This is also why women make a different blessing, as in other answers given here - we are thanking for the higher responsibility that we have.


The Brachos of "shLo asani Goy, Eved, and Ishah " are one group and we are thanking Hashem for obligating us in Mitzvot as each one has more obligations than the other. It has nothing to do with thanking Hashem for creating them the gender they were born as. So the bracha is "Thank you Hashem for making me obligated in even time bound Mitzvot" and not "Thank you Hashem for making me the male gender"


  • looks like I posted at nearly the same time as user5202. I didn't mean to take away from his answer which is nearly the same as mine.
    – eramm
    Apr 3, 2014 at 15:33
  • Feel free to delete this, then.
    – msh210
    Apr 3, 2014 at 15:42
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    I provided a source :)
    – eramm
    Apr 3, 2014 at 16:10

I've heard that if you were to say: "thanks G-d, you made me a man!" would imply "now I'm a man! -- i.e. dignified, important, everything I'm supposed to be -- and many/most of us aren't there yet.

G-d says that He intends to create humanity in His likeness. The Sforno says that it's up to us to determine how G-d-like we will be.


As sam alludes, the Talmud (Eruvin 13b) concludes that it is better for a person if he was not created.

Therefore, the sages did not want to establish a blessing thanking Hashem for creating a person, so it is phrased in the negative. Even though we say a blessing on bad things just as much as positive (Mishna Brachos 9:5), however here the point is to thank for something positive.*

Regarding the Bracha that women make, this is indeed like accepting Hashem's judgement, but that was added later. Some communities don't say it at all.

* I have definitely seen that somewhere, but I'm not sure where.

  • The source you are looking for is the Bach O.C. Siman 44.
    – Alex
    Mar 7, 2018 at 11:10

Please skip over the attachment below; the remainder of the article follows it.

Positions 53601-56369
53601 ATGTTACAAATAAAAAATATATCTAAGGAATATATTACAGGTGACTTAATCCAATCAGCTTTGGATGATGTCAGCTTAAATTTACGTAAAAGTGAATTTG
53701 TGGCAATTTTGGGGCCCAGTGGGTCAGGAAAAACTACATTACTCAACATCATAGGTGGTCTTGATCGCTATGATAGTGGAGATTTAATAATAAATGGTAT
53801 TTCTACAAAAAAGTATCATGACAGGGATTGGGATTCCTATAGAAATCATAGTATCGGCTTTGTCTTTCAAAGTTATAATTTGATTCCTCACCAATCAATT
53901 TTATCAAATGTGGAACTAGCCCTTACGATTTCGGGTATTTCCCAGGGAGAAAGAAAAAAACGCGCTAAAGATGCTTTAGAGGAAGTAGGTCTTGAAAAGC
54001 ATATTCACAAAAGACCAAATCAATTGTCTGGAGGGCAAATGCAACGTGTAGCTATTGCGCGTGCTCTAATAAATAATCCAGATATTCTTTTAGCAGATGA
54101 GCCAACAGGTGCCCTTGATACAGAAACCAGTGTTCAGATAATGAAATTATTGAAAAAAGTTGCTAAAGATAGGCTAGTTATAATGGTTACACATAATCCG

"One must make the blessings 'that I was not made a Non-Jew', 'that I was not made a slave', and 'that I was not made a woman', for each one has an additional praise. First one says 'that I was not made a Non-Jew' who is not obligated in the commandments at all, and after that '...slave' who is obligated in some commandments, and after that '...woman' who is of Jewish lineage and obligated in all the commandments. Therefore the blessings must be said in order. If one said 'that I was not made a slave' first, one would not go on to say 'that I was not made a Non-Jew', and if one said 'that I was not made a woman' first, one would not go on to say 'that I was not made a slave' or 'that I was not made a Non-Jew', because 'two hundred includes one hundred', so since one already made a blessing on the greater thing, the lesser was already implied." -Chayei Adam 8:2

If we made blessings thanking G-d for making us men or women, we would only be able to say the one blessing instead of three.

  • But we usually minimize the number of blessings said?
    – Double AA
    Apr 7, 2014 at 22:54
  • @DoubleAA We try to avoid situations that lead to making superfluous blessings, but we do try to say more warranted blessings(www.chabad.org/987904). That's why the blessings needed to be worded in the negative so they would not overlap and be superfluous.
    – Baruch
    Apr 8, 2014 at 20:18
  • I don't follow. If we could accomplishe the same thing with one blessing, then why make 3?
    – Double AA
    Apr 8, 2014 at 20:21
  • [Edited] This is not my reasoning, but that of the Chayei Adam, a classic authority on Jewish law. These blessings are not for providing one with more mitzvot as you suggest, they are for the level of mitzva obligation that one has as compared to what one could have had. Therefore, the options are not binary, more or less mitzvot, rather they are the three others levels besides the one that one has.
    – Baruch
    Apr 9, 2014 at 22:26